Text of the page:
Business

Kenya’s trade growth muted by dip in net financial inflows

Tuesday, May 21st, 2024 07:30 | By
Economic Survey 2024 released yesterday shows that despite fiscal challenges, the country’s international trade landscape showed resilience, with the total trade value climbing by 7.6 per cent to Sh3.6 trillion.
Economic Survey 2024 released yesterday shows that despite fiscal challenges, the country’s international trade landscape showed resilience, with the total trade value climbing by 7.6 per cent to Sh3.6 trillion. PHOTO/Print

Despite modest improvements in trade and current account deficits, Kenya grappled with a decline in net financial inflows and a deteriorating international investment position in 2023, the latest Economic Survey shows.

According to the 2024 report released by the Kenya National Bureau of Statistics (KNBS), Kenya’s Net International Investment Position (IIP) — a key barometer of the country’s financial standing in terms of assets and liabilities with the rest of the world — saw a substantial increase.  The country’s debt to foreign entities surged by 22.7 per cent, from Sh7,448.3 billion to Sh9,139.9 billion within a year.

The rise was marked by a 34.2 per cent increase in external assets, valued at Sh3,980.7 billion, and a more significant 26.5 per cent hike in external liabilities, which stood at Sh13,174.6 billion by the end of 2023.

Economic expansion

“While the asset growth signals potential economic expansion, it was eclipsed by the surge in liabilities, indicating a heavier financial burden for the nation,” the report says. The period also saw a 21.2 per cent drop in net financial inflows, dwindling to Sh384.7 billion from Sh488.4 billion the previous year. This decline, coupled with the mounting liabilities, led to a worsening of Kenya’s net IIP, resulting in a borrowing position of Sh9,139.9 billion at the close of 2023.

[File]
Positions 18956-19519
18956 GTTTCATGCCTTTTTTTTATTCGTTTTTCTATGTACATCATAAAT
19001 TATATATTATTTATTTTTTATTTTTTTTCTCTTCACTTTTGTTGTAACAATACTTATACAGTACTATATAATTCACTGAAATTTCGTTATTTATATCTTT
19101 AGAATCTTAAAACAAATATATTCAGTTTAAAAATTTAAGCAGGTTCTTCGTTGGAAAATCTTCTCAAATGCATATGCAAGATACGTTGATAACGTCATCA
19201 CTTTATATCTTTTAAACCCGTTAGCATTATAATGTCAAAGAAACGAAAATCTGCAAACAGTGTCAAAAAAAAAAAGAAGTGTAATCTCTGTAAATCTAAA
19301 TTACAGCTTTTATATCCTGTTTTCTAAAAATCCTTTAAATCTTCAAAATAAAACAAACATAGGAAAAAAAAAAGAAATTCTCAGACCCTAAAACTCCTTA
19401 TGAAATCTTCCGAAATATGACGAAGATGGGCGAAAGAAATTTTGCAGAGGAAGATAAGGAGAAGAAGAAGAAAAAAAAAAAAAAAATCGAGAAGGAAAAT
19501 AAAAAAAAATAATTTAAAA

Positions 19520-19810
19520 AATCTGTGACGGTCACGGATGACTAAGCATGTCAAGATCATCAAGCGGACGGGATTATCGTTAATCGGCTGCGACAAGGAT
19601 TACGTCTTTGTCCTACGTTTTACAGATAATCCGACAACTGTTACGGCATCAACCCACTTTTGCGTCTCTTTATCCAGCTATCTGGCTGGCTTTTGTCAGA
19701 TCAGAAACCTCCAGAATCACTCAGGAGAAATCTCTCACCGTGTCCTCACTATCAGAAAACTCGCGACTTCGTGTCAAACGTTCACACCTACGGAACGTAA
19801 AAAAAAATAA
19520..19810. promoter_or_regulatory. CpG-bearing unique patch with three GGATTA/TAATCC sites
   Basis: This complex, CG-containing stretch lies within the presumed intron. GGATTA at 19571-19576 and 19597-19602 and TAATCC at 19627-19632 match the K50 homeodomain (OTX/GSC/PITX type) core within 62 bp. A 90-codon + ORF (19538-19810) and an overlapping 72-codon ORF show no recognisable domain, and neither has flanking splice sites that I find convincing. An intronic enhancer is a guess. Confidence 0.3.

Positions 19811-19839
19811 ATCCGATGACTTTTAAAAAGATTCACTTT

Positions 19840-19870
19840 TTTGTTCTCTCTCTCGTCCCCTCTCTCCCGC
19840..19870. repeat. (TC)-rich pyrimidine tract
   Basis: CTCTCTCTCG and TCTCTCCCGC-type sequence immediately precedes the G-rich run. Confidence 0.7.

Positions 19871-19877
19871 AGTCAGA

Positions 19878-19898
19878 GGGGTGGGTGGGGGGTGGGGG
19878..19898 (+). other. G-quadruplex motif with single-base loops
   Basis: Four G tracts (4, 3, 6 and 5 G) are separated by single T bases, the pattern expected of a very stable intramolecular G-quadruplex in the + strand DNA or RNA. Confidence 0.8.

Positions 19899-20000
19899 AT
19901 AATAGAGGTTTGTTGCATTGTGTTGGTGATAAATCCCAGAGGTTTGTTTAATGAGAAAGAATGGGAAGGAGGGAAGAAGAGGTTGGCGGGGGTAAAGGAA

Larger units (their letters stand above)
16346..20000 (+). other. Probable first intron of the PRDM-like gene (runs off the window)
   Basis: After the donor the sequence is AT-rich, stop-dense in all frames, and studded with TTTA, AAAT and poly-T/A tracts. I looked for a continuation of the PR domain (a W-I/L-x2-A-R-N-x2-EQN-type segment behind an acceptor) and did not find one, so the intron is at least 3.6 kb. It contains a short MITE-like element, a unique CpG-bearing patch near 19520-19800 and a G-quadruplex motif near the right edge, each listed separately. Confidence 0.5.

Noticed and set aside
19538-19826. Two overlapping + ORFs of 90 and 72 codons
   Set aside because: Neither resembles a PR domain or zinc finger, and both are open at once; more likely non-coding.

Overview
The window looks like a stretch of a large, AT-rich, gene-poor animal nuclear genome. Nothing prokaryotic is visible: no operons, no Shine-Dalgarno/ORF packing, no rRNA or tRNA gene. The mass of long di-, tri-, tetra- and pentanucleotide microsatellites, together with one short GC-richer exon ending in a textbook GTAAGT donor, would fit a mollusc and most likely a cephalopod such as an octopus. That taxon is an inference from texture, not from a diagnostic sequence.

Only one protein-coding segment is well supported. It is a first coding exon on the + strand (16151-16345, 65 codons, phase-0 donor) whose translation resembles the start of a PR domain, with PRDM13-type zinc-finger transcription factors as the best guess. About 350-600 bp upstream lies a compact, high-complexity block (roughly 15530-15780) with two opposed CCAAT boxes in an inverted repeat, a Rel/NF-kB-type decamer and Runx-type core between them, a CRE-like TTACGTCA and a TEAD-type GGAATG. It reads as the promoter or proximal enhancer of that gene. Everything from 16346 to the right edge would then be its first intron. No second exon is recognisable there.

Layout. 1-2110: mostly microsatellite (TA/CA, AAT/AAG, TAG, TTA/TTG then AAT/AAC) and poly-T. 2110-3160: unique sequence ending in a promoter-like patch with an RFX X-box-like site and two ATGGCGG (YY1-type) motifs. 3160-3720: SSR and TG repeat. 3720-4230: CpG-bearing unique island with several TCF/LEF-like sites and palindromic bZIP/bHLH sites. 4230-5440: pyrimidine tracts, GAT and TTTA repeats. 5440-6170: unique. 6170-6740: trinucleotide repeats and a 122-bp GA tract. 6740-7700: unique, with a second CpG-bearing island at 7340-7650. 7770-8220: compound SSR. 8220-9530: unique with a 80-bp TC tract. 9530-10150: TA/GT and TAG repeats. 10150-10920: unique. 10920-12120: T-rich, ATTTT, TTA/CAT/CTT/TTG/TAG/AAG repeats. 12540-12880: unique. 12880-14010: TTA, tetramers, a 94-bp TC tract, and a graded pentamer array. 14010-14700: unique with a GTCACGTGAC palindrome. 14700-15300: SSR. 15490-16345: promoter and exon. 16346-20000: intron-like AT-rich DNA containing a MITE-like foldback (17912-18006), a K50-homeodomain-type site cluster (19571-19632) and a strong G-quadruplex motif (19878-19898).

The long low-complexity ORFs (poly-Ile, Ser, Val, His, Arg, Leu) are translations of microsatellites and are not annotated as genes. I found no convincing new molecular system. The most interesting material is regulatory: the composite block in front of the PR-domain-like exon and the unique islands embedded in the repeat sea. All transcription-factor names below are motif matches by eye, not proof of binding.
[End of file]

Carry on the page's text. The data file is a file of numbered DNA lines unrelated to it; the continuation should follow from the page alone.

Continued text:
Amid these fiscal challenges, Kenya’s international trade landscape showed resilience, with the total trade value climbing by 7.6 per cent to Sh3.6 trillion.

This growth was spurred in part by the high global prices of imported commodities, especially petroleum products, and exacerbated by the Kenyan shilling’s depreciation against the currencies of major trading partners, making imports more expensive.

In response to the financial strain on Kenyans from rising fuel costs and the escalating cost of living, the government reintroduced a fuel subsidy aimed at temporarily stabilising retail fuel prices.

Additionally, the Energy and Petroleum Regulatory Authority (Epra) implemented subsidies on kerosene, diesel, and petrol to prevent a spike in pump prices.

Inflationary pressures

To address the shilling’s depreciation and inflationary pressures, the Central Bank of Kenya’s Monetary Policy Committee (MPC) took a bold step by raising the Central Bank Rate (CBR) from 10.50 per cent to 12.50 basis points. Amidst global economic uncertainties and volatile oil prices, this move was a strategic effort to attract investors to the shilling and to moderate the currency’s decline.

The survey also underscored a positive trend in export earnings, which increased by 15.4 per cent to Sh1,007.9 billion, aiding in the slight reduction of the trade deficit from Sh1,617.6 billion in 2022 to Sh1,604.1 billion in 2023. Furthermore, Kenya’s balance of payments, which reflects the nation’s economic transactions with the global market, showed marked improvement as the deficit narrowed to Sh134.8 billion from Sh251.5 billion the previous year.

This was largely driven by a substantial decrease in the current account deficit, supported by a robust increase in export revenues that outpaced import costs.

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